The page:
Please support the Valley News during the COVID-19 pandemic

The COVID-19 pandemic has brought the local economy — and many of the advertisers who support our work — to a near standstill. During this unprecedented challenge, we continue to make our coronavirus coverage free to everyone at because we feel our most critical mission is to deliver vital information to our communities.

If you believe local news is essential, especially during this crisis, we are asking for your support. Please consider subscribing or making a donation today. Learn more at the links below.

Thank you for your support of the Valley News.

Dan McClory, publisher

Amen Corner: Vertical shaft will make gravity your friend

  • Using a more vertical shaft set-up for chipping, right, will enable you to use gravity to your advantage and limit the amount of club contact through grass while attempting to move your golf ball. (Courtesy photograph)

Special to the Valley News
Published: 7/31/2019 10:00:14 PM
Modified: 7/31/2019 10:00:04 PM

If you hold the grip end of a golf club by your fingers and lift the club head end so it’s now parallel to the ground, when you let go of the club head, gravity will immediately swing it and the shaft to vertical and under the grip side you are holding.

Setting up and chipping with the club more vertical will allow you to use more natural forces such as gravity to deliver the club and will help your ball striking and consistency.

When chipping, the farther the club head is out in front of you, the more you may battle natural forces and add unnecessary forces to deliver the club. On the downswing, if the club wants to return to a vertical position anyway, why fight it?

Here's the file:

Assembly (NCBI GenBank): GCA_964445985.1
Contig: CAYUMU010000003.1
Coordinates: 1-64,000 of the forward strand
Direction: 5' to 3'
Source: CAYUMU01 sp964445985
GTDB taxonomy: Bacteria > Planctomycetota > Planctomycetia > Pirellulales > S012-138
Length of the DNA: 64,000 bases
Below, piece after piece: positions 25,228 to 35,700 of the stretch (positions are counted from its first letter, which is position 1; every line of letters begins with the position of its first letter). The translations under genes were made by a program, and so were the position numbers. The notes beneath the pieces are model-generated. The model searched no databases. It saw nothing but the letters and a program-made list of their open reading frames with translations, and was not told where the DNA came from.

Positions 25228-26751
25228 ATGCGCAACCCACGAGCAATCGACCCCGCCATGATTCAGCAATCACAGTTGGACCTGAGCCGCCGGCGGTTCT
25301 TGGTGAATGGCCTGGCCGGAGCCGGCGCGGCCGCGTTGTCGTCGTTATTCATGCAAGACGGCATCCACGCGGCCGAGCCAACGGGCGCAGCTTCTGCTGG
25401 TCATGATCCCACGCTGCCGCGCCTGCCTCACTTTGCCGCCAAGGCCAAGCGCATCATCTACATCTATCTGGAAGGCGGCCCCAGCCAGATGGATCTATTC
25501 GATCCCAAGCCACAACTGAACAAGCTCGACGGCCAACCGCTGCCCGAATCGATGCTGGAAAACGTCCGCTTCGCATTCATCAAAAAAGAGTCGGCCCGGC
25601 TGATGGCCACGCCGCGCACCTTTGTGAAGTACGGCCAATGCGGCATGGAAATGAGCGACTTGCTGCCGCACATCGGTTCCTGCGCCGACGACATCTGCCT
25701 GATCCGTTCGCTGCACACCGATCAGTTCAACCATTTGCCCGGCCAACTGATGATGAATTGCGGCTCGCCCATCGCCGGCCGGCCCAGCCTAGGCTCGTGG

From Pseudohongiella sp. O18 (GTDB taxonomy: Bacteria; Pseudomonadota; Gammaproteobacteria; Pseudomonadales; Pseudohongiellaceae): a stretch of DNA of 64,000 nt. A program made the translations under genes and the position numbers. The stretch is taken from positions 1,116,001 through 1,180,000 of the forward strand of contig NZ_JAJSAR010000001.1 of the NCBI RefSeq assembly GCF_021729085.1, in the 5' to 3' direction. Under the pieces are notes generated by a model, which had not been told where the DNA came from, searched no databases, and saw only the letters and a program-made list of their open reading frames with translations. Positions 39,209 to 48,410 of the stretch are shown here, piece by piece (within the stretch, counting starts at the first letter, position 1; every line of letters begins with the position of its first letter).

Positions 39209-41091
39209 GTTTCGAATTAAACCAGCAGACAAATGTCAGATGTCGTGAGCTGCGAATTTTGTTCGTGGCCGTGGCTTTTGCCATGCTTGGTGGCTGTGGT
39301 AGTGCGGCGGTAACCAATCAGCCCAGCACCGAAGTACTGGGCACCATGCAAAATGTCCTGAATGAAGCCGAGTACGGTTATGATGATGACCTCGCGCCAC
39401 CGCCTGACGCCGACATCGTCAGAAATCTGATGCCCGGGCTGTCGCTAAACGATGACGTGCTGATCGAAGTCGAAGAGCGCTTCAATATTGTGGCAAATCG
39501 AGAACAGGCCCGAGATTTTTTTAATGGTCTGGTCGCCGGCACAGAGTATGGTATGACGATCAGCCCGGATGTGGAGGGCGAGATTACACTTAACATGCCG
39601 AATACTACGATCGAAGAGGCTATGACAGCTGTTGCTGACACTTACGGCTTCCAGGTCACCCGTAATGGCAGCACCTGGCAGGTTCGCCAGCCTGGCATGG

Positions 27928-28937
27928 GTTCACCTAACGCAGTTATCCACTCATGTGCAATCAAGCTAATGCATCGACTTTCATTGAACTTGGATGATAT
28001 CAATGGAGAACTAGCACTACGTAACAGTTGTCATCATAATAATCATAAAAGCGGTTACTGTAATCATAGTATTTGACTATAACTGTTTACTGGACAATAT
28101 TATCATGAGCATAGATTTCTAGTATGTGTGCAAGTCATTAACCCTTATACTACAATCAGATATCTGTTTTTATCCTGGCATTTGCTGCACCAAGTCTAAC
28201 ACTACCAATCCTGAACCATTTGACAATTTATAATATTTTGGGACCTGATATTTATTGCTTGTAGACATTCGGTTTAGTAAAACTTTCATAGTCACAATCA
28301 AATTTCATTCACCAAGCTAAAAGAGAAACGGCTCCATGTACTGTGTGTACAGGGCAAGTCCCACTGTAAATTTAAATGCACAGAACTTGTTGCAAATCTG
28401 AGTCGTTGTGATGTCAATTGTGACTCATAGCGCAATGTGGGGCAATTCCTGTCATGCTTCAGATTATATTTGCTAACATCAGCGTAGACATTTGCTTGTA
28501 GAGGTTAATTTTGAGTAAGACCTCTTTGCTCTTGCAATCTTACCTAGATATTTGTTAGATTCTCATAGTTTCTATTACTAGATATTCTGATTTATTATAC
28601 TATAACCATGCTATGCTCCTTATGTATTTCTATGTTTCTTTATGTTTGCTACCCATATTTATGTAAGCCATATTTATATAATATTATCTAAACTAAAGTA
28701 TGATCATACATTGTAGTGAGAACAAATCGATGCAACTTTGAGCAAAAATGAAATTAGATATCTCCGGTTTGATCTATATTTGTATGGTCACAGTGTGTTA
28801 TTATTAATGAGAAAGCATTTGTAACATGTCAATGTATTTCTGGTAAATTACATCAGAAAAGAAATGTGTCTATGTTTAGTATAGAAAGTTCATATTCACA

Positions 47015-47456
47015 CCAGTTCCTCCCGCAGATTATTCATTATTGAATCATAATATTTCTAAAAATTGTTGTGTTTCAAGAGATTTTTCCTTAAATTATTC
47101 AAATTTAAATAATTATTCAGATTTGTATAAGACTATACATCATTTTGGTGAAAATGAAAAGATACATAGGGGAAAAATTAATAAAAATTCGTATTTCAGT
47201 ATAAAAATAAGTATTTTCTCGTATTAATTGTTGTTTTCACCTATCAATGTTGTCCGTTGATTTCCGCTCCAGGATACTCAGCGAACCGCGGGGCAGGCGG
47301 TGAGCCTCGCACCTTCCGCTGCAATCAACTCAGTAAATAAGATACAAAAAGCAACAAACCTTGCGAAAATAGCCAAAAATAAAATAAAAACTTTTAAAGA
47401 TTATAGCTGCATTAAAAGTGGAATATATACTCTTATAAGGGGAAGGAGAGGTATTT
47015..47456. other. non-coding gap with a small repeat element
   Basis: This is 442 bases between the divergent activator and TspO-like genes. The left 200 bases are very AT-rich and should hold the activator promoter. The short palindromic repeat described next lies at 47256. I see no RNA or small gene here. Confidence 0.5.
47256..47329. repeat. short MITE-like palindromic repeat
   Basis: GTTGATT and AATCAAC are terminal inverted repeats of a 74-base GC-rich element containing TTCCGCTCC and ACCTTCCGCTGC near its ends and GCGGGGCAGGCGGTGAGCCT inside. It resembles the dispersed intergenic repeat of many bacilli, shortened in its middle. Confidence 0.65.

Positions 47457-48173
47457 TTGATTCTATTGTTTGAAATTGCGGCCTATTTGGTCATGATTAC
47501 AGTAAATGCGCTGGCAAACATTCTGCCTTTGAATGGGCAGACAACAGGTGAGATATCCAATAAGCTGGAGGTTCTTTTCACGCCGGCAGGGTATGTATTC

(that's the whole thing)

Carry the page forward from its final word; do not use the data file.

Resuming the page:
When setting up to chip with a wedge or 9 iron and the shaft more vertical, only the toe of the club will pass through the grass and touch the ground. This will benefit your ball striking because less material from the sole of the club will be interacting with the ground or longer grass.

Striking the ball with toe down and heel in the air really helps when the ball is in the rough or when the ball is sitting where the rough meets the fringe. The toe of the club creates a channel and cuts through the deeper grass with less resistance.

Also, when the heel of the club is off the ground, it will not get caught by the longer grass, which typically results in the club face closing too quickly and the leading edge digging into the ground. Either fate will cause big misses.

So don’t fight gravity. When faced with a chip in the rough, or on the fringe and up against the longer grass of the rough, set up with the club more vertical and use the toe of the club to your advantage. Gravity will win every time.

Peter Harris is the director of Golf at the Fore-U Golf Center in West Lebanon. His column appears weekly in the Recreation page during the golf season.

Valley News

24 Interchange Drive
West Lebanon, NH 03784


© 2019 Valley News
Terms & Conditions - Privacy Policy